Saturday, 7 September 2013

Mylène Farmer: 13 French number one songs

This weekend sees Mylène Farmer begin her much anticipated Timeless  tour.

Since her career began in 1984, she's become unquestionably France's most significant contemporary female artist.

 She's repeatedly broken sales records and  one measure of her status is the fact that Farmer holds the record for the number of number one hits in France.

She already had enjoyed success with Maman a tort, Libertine , Tristana and Sans contrefaçon when the track Pourvu qu'elles soient douces from her 1988 second album Ainsi soit je... became her first number one.

The epic costume drama video raised possibility that the music video clip could be something more than just a vehicle to promote a song. At the time of its release it was said to be the most expensive music video that had been made.

She would reach number one again in 1991 with a track from her third  studio album. Désenchantée came from her album L'Autre... and firmly established Farmer as a star.

The song topped the French chart for more than two months, and is regarded as a key song in Farmer's discography. Again, the video played a significant part in its success, another extended epic, this time  illustrating Farmer's involvement in a fight for freedom in an unspecified ghetto or gulag.

There would be more hit singles following Désenchantée including Regrets, Je t'aime mélancolie and Que mon cœur lâche, and she reached number one again in 1993 with XXL, the lead track from her fourth album, Anamorphosée.

It would be a few years until she topped the charts again, but in the meantime she would have top three hits with songs like L'Âme-stram-gram, Innamoramento, Les Mots, Fuck them all and Peut-être toi, along with many others that made the top ten.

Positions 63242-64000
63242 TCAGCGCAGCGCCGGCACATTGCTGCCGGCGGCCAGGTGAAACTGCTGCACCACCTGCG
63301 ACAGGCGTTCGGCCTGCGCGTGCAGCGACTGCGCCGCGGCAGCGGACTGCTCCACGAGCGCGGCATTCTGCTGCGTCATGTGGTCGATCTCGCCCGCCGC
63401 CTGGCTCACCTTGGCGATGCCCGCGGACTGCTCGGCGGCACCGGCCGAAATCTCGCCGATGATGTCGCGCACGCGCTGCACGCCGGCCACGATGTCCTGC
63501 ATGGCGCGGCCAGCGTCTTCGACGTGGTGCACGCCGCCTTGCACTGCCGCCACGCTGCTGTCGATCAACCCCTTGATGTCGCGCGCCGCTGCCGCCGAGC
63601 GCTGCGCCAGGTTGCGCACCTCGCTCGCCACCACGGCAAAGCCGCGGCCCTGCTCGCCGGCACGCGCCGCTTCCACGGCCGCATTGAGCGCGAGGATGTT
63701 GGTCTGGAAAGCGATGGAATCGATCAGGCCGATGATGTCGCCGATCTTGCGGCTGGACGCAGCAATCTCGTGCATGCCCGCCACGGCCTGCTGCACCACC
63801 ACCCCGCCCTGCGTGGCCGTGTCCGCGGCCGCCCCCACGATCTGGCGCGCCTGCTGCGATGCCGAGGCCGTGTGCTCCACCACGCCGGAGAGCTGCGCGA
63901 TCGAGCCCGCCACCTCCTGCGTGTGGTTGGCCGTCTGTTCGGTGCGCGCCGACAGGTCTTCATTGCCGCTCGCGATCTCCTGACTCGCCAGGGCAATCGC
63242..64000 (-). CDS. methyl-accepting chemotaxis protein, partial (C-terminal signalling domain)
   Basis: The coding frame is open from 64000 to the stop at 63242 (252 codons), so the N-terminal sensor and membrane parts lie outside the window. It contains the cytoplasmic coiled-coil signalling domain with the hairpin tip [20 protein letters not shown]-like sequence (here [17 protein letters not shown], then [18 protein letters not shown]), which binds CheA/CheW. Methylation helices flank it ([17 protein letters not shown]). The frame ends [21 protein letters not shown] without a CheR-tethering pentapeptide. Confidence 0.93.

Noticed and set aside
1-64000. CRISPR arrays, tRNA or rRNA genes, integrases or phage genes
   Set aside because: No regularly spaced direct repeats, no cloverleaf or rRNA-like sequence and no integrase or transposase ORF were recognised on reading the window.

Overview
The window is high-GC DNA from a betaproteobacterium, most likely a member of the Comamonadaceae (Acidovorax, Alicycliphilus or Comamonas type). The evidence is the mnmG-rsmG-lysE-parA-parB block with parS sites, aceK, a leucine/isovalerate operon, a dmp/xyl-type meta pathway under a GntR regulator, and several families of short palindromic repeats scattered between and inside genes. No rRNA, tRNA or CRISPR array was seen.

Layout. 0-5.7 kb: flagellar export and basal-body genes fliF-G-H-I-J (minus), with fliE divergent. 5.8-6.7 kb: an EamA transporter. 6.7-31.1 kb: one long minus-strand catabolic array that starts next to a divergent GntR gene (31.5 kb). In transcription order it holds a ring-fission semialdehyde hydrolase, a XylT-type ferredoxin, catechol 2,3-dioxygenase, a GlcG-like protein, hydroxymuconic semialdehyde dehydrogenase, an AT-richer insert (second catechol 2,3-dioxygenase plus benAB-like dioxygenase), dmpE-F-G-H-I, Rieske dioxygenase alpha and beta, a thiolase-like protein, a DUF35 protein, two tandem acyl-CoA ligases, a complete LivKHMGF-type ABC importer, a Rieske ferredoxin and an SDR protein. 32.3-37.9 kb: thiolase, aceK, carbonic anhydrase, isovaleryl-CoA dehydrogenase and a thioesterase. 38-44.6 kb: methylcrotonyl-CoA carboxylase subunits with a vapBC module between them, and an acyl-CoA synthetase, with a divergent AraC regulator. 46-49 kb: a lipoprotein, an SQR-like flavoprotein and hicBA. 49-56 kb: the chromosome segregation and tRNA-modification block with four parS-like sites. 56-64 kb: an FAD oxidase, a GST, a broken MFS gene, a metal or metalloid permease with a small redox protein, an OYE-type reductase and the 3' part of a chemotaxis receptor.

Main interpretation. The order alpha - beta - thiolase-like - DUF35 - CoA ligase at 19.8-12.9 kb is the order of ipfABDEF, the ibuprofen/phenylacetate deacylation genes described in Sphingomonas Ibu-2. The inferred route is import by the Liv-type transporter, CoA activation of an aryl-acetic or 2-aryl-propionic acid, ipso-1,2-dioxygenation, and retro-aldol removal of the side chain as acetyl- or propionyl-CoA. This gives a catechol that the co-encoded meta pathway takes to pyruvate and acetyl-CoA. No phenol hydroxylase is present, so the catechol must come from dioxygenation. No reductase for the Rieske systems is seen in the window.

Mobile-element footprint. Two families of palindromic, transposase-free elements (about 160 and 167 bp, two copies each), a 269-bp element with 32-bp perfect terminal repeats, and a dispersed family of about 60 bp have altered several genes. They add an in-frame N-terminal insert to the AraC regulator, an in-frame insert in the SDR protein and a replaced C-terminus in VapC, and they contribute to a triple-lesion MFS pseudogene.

In 2006 the song Slipping Away (Crier la vie), a collaboration with Moby that apepared on the French edition of his Best of collection gave her a fourth number one. It would notbe the last time Farmer would work with Moby.

Two years would pass until the track Dégénération , the lead track from her 2008  Point de Suture album reached the top of the charts. It would be the first of eight single releases in a row that would get to number one.

Dégénération was followed by Appelle mon numéro, another track from her seventh studio album.

In 2009, the album continued to produce number one singles, with  the ballad Si j'avais au moins... reaching the top of the charts.

Her next single C'est dans l'air - a  more electronic dance number - did not, like the three predecessors, go straight to number one on its week of release, but it did get there the following week.

The fifth single from Point de Suture, Sextonic, also made it to number one despite selling fewer copies than the previous singles from the album. It did, however, mark a rare occasion where every single from an album reached number one.

Farmer followed up  Point de Suture with the collection Bleu Noir, the single Oui mais... non coming out ahead of the album. The single was released in 2010, and reached number one with total sales of around 140,000, almost ten times the sales of her preceding single.

The title track of the album was subsequently released as a single in 2011 following the release of her eighth studio album in December 2010. The song again saw her working with Moby.

A third single from the album was then released, Lonely Lisa making it a second album in a row to see every single reach number one.  It was to be her eighth number one in a row.

The single Du temps from her Best of 2001-2011 greatest hits collection broke her run of number one singles, but the release of the song À l'ombre ahead of the 2012 Monkey Me studio album gave her a 13th number one.

Farmer's career has seen changes to her style over the decades, but she's consistently remained one of France's most significant musical artists.

She will no doubt continue to change the shape of her music and influence others, and while what's ahead may not be certain, what's likely is that there will be more number one songs to come.

1 comment:

  1. Great post and retrospective on L'Ange Rouge. Mylène Farmer tends to be ignored or looked down upon by the more critical of french music blogs, but she's the reason why I'm deeply enamoured with the francophone music scene (on both sides of the Atlantic now that I'm exiled in the States) since I first heard her in the late 80's whilst holidaying in Brittany...